Rove Sees Bush as 2008 Asset
Karl Rove is swimming against the currents of conventional wisdom, warning candidates that running against President Bush is a losing strategy, Joe Curl reports:
The president had been pummeled ever since Democrats retook control of Congress in January, but he has pushed ahead with his second-term agenda on issues ranging from opposing federal funding of embryonic stem-cell research, pushing for peace in the Middle East and establishing security in Iraq. Some in his own party broke with him on the war, but as the “surge” takes hold and the president regains his footing — and with rising poll numbers, to boot — Mr. Bush looms large for Republican contenders next November.
Republican strategist Scott Reed says that what the “White House critics fondly referred to as Bush’s stubbornness” is beginning to pay dividends on a host of issues that voters care about, from the war in Iraq to a scientific breakthrough that shows embryos don’t need to be destroyed for stem-cell research.
Hovering at a dismal 29 percent approval rating just as Gen. David H. Petraeus, ground commander in Iraq, testified before Congress on the surge in September, Mr. Bush has since jumped to 36 percent in a poll late last month.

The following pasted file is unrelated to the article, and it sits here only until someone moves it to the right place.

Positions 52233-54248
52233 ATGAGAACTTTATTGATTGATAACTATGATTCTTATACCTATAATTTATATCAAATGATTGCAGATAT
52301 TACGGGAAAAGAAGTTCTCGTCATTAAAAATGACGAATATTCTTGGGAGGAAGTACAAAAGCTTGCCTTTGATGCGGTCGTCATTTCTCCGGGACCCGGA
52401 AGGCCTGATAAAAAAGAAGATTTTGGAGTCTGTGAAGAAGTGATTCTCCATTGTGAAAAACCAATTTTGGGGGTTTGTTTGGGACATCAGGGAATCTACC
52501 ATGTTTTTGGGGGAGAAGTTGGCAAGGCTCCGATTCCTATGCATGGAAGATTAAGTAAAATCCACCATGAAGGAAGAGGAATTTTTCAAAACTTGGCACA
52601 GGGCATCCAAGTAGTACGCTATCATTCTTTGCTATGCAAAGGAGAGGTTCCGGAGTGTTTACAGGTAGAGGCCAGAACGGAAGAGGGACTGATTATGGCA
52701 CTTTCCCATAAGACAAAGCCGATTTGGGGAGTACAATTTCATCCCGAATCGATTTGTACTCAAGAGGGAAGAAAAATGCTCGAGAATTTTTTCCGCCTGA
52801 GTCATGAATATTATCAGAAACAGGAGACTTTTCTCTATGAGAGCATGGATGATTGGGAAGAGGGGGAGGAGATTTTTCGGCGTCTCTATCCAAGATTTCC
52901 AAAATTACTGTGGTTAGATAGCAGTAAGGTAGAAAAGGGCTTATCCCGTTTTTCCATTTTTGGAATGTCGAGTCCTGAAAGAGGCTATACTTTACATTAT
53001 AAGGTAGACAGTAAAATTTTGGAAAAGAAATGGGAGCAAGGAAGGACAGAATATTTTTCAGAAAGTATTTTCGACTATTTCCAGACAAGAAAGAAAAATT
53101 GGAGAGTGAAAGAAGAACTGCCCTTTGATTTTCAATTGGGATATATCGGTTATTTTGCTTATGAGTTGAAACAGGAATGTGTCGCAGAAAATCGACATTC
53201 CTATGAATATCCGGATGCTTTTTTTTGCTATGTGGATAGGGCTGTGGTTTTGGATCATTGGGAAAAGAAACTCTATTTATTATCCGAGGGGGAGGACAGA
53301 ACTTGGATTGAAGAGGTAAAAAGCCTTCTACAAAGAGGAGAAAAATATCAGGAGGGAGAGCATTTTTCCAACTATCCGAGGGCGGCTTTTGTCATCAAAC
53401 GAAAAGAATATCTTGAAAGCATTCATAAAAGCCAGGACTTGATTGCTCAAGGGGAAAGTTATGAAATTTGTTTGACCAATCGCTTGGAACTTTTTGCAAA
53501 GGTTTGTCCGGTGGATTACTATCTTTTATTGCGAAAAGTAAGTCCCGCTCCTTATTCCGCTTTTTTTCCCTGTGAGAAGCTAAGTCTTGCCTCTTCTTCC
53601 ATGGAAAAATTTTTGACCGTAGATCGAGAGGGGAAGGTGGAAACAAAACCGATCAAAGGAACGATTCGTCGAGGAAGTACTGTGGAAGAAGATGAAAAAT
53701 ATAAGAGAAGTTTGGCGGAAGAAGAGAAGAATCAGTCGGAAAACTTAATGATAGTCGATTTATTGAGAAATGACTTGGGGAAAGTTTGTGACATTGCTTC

Mr. Rove said the president just received the best possible gift from the House’s most vocal war critic, Rep. John P. Murtha, who just returned from a trip to Iraq and stated flatly: “The surge is working.”
“I think that the [Iraq war] critics are going to be seen as small-minded and petty and wrong, and the president is going to be seen increasingly as having made a tough but correct decision about adding additional troops,” he said.
It’s a bold prediction, indeed.
He’s right, I think, that running against Bush is a poor strategy. Bush isn’t on the ballot and the choice is among those who are. It’s also true that there has been some good news and that Bush’s approval ratings are moving in a positive direction.
It goes far too far, however, to say that Bush is going to be an asset for the GOP. While things in Iraq are going much better than they were, they’re still not going well. Osama bin Laden is still at large and al Qaeda and the Taliban are both making a comeback. The president has accomplished little domestically.
It would be foolish for any of the Republican candidates to run on a platform of “as close as you can get to a third Bush term.”